Brief History of Mercer County
In 1836, the settlers in this area, particularly those along the Flat Top Mountain, Bluestone River and Brush Creek, feeling themselves greatly inconvenienced by the distance they had to travel to their county seat in Pearisburg, Virginia, determined to have a new county, and so petitioned the General Assembly of Virginia. Many of these petitioners were owners of large tracts of land, and the goal they sought, no doubt, had a significant influence upon the future growth and development of this area.
Supported by the petition, a bill was introduced into the Virginia Assembly by Giles County representative Daniel Hale, and on March 17, 1837, the General Assembly of Virginia passed the Act creating Mercer County from parts of Giles and Tazewell counties ( see Exhibit 1 ). Since its creation in 1837, the original boundary lines have been altered three times, the most significant change being made on February 27, 1871 by the Act creating Summers County ( see Courthouse Controversy ).
The new county was named Mercer County in memory of General Hugh Mercer, who was mortally wounded on January 3, 1877 during the Revolutionary War at the Battle of Princeton in New Jersey. According to Kyle McCormick in his book The Story of Mercer County, it was not known just why Mercer was selected as the name of the new county other than possibly that the Mercer family was influential in eastern Virginia. He practiced medicine and operated an apothecary shop in Fredericksburg, Virginia, where, also, an impressive monument has been erected in his memory.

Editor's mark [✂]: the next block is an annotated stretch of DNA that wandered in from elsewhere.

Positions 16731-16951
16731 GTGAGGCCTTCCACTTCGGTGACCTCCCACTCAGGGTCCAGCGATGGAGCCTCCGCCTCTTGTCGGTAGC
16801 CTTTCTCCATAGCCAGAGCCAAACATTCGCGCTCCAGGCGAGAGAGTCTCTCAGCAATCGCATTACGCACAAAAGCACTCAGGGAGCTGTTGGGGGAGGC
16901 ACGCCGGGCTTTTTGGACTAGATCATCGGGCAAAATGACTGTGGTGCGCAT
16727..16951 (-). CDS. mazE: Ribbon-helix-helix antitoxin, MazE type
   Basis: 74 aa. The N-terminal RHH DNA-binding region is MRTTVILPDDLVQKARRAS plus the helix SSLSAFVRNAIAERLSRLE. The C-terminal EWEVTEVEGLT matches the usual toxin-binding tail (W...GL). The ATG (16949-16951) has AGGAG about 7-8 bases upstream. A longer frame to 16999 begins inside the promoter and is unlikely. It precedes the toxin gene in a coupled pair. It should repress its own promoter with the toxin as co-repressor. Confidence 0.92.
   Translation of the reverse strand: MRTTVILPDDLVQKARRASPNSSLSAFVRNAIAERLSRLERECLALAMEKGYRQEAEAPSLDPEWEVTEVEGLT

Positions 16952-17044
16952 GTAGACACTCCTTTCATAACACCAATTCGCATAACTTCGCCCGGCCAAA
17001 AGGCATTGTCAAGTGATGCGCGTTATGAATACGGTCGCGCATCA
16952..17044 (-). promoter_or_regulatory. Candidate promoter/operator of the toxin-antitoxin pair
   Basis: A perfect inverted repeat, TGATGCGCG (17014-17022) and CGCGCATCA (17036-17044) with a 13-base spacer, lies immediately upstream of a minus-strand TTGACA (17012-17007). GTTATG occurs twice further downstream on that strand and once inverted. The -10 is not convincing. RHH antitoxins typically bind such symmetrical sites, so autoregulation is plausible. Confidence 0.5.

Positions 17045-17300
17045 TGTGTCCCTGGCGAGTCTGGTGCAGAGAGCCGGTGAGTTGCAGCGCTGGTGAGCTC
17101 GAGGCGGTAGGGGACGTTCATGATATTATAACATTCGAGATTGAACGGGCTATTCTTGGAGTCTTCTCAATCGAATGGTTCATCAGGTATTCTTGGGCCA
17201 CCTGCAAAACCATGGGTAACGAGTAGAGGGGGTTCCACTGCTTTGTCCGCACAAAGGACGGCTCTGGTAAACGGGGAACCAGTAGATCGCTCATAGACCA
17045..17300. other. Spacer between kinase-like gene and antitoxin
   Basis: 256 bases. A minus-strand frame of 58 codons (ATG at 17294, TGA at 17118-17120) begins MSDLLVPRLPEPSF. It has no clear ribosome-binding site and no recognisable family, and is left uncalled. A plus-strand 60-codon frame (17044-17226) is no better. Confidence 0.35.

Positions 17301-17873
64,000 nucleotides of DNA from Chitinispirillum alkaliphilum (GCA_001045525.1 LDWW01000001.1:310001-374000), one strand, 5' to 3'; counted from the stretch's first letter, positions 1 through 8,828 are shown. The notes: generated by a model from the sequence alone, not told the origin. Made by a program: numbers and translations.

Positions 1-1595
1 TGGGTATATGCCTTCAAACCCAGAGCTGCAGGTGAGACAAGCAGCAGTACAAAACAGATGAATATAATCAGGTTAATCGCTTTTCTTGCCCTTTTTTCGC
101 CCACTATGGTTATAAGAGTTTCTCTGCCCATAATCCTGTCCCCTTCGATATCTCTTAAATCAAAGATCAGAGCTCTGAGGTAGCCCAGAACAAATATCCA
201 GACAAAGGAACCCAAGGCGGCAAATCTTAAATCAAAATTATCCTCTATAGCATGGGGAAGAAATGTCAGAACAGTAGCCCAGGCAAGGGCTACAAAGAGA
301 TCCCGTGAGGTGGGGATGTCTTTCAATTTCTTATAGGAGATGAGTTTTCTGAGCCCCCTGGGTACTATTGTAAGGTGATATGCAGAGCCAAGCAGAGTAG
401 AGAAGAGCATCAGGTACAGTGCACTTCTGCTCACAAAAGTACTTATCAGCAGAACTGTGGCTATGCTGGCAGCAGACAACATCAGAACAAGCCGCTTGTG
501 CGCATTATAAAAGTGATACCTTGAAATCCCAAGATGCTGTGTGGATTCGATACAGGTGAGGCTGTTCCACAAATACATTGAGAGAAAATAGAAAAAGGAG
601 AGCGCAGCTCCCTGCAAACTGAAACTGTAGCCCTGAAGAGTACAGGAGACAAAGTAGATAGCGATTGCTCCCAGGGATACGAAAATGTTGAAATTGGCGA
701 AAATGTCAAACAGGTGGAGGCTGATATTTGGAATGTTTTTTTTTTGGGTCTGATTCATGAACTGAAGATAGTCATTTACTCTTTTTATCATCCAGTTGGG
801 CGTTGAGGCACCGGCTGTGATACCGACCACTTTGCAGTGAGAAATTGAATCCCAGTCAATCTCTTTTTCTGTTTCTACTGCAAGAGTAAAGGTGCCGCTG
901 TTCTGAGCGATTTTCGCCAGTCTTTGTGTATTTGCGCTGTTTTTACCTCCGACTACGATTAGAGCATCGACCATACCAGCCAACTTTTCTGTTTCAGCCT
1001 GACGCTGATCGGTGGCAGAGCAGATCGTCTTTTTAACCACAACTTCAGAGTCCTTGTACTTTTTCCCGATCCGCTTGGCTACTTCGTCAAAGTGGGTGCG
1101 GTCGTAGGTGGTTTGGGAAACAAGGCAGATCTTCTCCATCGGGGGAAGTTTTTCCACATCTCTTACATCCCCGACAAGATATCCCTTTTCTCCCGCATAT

Commissioners were appointed to locate a place upon which to erect the courthouse for the new county, and they decided on a location where the present Courthouse now stands. The question of the name for the new county seat was debated, and it was finally decided that the name Princeton, where General Mercer fell mortally wounded, was sufficiently appropriate.
At the time of its formation, Mercer County was a vast underdeveloped wilderness. Some people referred to it informally as being the “wilderness county”. All of the buildings throughout the county were of the log type until William Oney, a large property owner, built the first frame house in Mercer County in 1843 at Oney Gap about one mile east of Princeton. Scattered throughout this area of virgin timber were fewer than a dozen settlements connected by trails and hazardous mountain roads. One of the sparse settlements that would eventually emerge was in the area that is now Athens.
Exhibit 1: Act Creating Mercer County on March 17, 1837
“Be it enacted by the general assembly, That all that part of the counties of Giles and Tazewell, contained within the following boundary lines, to wit: Beginning at the mouth of East river in Giles county, and following the meanders thereof up to Toney’s mill dam; thence, along the top of said mountain to a point opposite the upper end of the old plantation of Jesse Belcher, deceased; thence, a straight line to Peerie’s mill dam, near the mouth of Alphs valley; thence to a point well known by the name of the Pealed Chestnuts; thence, to the top of the Flat Top mountain; thence along said mountain, with the lines of Logan, Fayette and Tazewell counties, to New river; thence, up and along the various meanderings of the same to the beginning, shall form one district and new county, and be called and known by the name of Mercer county, in memory of General Hugh Mercer who fell at Princeton.” (Source: Making A State, by Edgar B. Sims)
Exhibit 2: William Oney House, the first frame house in Mercer County, documented in the Princeton Observer, August 5, 1937.